In a recent blog post about workers’ compensation law, we looked at what amounts to an occupational disease. Unfortunately, in Missouri, there are so many limitations and other obstacles that recovering compensation for a medical condition that came from the workplace is very difficult.
No Coverage for “Ordinary Diseases of Life”
One of the most important limitations for occupational diseases comes from Missouri Statute 287.067, which says that “ordinary diseases of life to which the general public is exposed outside of the employment” are not covered by workers’ compensation law.
Employers make frequent use of this exception when facing a workers’ compensation claim.
In one case, Collins v. Neevel Luggage Manufacturing Company, the employee got carpal tunnel syndrome from the repetitive hand motions necessary to assemble suitcases. The employer tried to claim that carpal tunnel syndrome was an “ordinary disease of life” because people could get it, elsewhere.
While the court disagreed with that argument, saying that the problems did not have to be “literally peculiar to an occupation,” the court added that to be an occupational disease, there had to be a “recognizable link between the disease and some distinctive feature” of the worker’s job. This limitation has allowed employers to fight occupational disease claims, often by claiming that the dangerous exposure did not come from something absolutely unique to the job.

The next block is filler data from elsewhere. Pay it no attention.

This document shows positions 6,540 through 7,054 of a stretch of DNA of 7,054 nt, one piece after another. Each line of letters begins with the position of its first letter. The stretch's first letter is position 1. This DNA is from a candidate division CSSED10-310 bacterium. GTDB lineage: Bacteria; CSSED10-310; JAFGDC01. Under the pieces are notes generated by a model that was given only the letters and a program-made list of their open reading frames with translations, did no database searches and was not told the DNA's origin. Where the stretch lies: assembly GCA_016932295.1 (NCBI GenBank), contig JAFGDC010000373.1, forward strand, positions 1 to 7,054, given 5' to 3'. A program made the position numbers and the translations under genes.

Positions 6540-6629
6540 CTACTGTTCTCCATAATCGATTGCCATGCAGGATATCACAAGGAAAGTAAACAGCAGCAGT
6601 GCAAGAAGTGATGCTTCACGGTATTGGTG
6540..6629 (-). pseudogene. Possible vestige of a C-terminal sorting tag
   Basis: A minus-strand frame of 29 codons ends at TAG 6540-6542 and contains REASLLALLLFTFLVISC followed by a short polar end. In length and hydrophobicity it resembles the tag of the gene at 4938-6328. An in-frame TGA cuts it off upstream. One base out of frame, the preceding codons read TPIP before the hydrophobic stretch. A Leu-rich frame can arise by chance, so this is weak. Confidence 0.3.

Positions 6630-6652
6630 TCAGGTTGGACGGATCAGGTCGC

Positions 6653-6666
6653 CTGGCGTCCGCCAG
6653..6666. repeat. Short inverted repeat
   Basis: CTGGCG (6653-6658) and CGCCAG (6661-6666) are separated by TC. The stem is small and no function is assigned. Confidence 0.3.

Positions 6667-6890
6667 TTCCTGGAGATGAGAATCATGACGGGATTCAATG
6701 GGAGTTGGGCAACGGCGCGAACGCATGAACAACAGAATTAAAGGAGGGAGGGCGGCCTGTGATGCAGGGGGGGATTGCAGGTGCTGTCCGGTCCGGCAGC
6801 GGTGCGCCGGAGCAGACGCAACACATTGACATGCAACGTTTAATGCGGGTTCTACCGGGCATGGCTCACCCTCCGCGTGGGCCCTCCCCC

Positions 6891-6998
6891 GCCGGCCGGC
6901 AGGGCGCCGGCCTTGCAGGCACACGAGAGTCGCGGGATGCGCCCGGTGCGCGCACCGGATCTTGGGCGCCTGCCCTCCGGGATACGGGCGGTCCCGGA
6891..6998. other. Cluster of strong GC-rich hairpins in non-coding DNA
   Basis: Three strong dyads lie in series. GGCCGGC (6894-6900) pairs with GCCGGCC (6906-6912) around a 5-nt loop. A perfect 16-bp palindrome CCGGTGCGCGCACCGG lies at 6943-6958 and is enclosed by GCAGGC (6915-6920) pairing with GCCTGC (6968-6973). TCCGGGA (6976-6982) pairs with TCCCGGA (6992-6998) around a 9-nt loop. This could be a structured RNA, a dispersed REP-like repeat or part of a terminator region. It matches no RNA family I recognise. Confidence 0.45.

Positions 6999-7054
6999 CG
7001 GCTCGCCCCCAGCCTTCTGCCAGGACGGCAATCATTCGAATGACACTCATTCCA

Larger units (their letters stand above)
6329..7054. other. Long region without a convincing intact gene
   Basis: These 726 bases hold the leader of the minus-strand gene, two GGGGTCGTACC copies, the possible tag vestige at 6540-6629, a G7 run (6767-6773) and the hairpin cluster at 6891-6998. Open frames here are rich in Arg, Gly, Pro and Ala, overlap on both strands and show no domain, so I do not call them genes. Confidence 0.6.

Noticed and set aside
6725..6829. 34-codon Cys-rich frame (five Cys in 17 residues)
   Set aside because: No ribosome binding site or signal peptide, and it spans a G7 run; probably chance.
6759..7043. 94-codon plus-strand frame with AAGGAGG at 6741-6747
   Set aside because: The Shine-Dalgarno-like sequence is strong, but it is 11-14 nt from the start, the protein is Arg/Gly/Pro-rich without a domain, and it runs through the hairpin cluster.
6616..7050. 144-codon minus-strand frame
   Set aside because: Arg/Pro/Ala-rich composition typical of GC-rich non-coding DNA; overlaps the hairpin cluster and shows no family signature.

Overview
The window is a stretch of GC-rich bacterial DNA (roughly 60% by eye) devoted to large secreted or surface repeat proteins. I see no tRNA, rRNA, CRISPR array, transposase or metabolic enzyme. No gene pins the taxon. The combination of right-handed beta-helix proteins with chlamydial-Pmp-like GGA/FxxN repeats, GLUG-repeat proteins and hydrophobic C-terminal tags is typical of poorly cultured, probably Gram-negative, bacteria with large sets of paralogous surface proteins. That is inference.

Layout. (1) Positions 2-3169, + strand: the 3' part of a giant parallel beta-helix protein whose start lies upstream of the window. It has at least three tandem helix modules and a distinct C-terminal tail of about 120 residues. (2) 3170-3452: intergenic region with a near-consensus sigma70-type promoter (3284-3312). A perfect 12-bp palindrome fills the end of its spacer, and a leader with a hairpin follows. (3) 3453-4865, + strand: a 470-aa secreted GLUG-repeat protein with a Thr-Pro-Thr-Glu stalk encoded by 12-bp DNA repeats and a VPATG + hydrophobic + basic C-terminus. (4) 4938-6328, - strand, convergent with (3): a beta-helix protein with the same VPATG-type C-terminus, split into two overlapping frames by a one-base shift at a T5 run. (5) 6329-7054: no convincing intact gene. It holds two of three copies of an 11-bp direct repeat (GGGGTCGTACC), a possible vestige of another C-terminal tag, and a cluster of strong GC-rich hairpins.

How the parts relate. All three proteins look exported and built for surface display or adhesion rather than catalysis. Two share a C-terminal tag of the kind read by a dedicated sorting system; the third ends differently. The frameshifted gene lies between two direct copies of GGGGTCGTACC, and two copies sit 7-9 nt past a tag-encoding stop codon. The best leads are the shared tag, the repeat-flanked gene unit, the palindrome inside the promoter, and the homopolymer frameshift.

Exposure Has to Arise From and Out of Employment
Another big obstacle that injured workers need to overcome is the extremely limited scope of employment that Missouri courts have adopted. For regular workplace injuries, courts have found that injuries that happened to employees when they were not literally engaging in a work activity did not “arise from and out of employment.”
For example, in Miller v. Missouri Highway and Transportation Commission, a highway construction worker’s knee popped when he was walking back to his truck. He later needed knee surgery. Even though the worker was on the clock, on a job site, and was returning to his truck from a road repair job, the Supreme Court of Missouri decided that his injury did not arise from and out of employment, as required under Missouri’s workers’ compensation law.
Sick Workers Also Have to Prove Workplace Exposure Was the Prevailing Factor
Finally, workers who have gotten sick on the job have to show that it was the workplace exposure that was the primary factor in their disability. Employers frequently fight this point by claiming that the worker was also exposed to the disease in their normal, daily lives. These arguments muddy the waters and force the hurt worker to rebut their employer’s endless claims that some mundane aspect of their lives or an isolated event contributed to their injuries.
St. Joseph Workers’ Compensation Lawyers at the Smith Law Office
The personal injury and workers’ compensation lawyers at the Smith Law Office represent hurt workers in St. Joseph, Springfield, and Kansas City, Missouri. Contact them online or call their law office at (816) 875-9373.